As it happens, there's a James Damore-style heretic (so far unnamed), a "female Microsoft program manager". She writes things like this:
“Because women used to be actively prohibited from full-time employment many decades ago, there is now the misguided belief that women SHOULD work, and if women AREN’T working, there’s something wrong…. Many women simply aren’t cut out for the corporate rat race, so to speak, and that’s not because of ‘the patriarchy,’ it’s because men and women aren’t identical, and women are much more inclined to gain fulfillment elsewhere.”
“We still lack any empirical evidence that the demographic distribution in tech is rationally and logically detrimental to the success of the business in this industry….We have a plethora of data available that demonstrate women are less likely to be interested in engineering AT ALL than men, and it’s not because of any *ism or *phobia or ‘unconscious bias’- it’s because men and women think very differently from each other, and the specific types of thought process and problem solving required for engineering of all kinds (software or otherwise) are simply less prevalent among women. This is an established fact. However, this established fact makes people very uncomfortable, because it suggests that the gender distribution in engineering might not actually be a problem (and thus women can no longer bleat about being victims of sexism in the workplace), these facts are ignored in favor of meaningless platitudes our SLT [senior leadership team] continues to shove down our throats – e.g. ‘We’re not doing enough’ and ‘we clearly have a long way to go.’”
The news story Steven quotes also includes the predictable outrage. (Roughly: A witch! Burn her!)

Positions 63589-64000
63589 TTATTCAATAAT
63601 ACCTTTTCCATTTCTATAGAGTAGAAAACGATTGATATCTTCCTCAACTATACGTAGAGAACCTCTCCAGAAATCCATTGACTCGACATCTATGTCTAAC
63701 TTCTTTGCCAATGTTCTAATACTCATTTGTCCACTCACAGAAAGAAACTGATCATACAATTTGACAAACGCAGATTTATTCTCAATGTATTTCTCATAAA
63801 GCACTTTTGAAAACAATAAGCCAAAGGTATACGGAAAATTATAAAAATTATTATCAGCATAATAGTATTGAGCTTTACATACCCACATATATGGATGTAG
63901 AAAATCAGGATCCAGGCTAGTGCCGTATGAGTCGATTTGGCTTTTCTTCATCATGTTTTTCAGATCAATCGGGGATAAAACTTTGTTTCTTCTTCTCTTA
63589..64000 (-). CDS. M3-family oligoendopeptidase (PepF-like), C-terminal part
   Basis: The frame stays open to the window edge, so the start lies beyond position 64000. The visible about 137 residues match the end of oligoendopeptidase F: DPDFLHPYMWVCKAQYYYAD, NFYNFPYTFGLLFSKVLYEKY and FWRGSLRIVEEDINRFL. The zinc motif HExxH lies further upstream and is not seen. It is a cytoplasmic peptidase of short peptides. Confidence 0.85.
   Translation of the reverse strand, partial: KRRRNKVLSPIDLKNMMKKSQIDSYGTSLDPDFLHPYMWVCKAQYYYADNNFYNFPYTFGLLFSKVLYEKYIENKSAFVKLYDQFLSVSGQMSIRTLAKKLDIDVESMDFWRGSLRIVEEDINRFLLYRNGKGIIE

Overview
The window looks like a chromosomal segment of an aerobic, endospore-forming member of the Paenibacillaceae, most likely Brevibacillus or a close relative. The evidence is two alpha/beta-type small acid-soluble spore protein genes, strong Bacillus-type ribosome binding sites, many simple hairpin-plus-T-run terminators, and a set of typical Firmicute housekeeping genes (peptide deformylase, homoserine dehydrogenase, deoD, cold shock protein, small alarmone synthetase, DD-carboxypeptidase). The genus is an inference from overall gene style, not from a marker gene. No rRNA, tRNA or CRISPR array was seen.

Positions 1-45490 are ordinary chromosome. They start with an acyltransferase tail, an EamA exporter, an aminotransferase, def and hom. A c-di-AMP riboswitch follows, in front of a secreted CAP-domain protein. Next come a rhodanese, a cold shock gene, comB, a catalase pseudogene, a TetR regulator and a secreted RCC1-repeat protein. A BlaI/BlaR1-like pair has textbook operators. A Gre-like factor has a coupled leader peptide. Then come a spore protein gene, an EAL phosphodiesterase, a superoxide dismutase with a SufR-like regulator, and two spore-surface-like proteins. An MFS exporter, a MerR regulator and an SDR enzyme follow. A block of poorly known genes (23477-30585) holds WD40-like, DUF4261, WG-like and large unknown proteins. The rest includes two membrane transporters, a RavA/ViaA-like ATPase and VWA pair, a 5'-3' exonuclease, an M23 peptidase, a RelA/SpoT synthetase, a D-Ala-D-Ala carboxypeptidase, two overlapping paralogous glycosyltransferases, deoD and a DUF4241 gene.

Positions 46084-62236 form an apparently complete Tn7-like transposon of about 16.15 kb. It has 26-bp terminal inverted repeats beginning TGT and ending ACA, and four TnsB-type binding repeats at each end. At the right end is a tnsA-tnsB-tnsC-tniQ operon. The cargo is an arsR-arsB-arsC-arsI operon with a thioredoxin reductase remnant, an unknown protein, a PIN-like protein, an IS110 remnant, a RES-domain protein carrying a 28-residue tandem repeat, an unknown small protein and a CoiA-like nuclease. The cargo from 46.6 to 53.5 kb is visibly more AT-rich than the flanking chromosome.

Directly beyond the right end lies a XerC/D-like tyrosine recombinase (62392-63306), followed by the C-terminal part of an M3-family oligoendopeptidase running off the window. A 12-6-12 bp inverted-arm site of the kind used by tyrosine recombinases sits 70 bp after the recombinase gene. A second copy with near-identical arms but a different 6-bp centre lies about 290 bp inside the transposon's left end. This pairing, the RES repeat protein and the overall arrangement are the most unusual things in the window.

The wise Bryan Caplan debunks …
You Have No Right to Your Culture.
Most complaints about immigration are declarative: “Immigrants take our jobs.” “Immigrants abuse the welfare state.” “Immigrants won’t learn English.’ “Immigrants will vote for Sharia.” One complaint, however, is usually phrased as a question: “But don’t people have a right to their culture?” When people so inquire, their tone is usually conciliatory, as if to say, “Surely, even you will accept this.” My considered judgment, however, is that this challenge is a true Trojan Horse. No one, no one, has “a right to their culture.”
Why not? Because culture is… other people! Culture is who other people want to date and marry. Culture is how other people raise their kids. Culture is the movies other people want to see. Culture is the hobbies other people value. Culture is the sports other people play. Culture is the food other people cook and eat. Culture is the religion other people choose to practice. To have a “right to your culture” is to have a right to rule all of these choices – and more. Though I dread hyperbole, the “right to your culture” is literally totalitarian, because you can’t ensure the preservation of your culture without totalitarian rule over the very fabric of life in your society.
Good point, of course. I don't buy into Bryan's "open borders" position—at least not yet.
And, by the way, if anyone, of any color, nationality, or creed—wants my culture (Norwegian Nice), have at it. As long as you promised to drop some lefse on me every so often. But hold the lutefisk.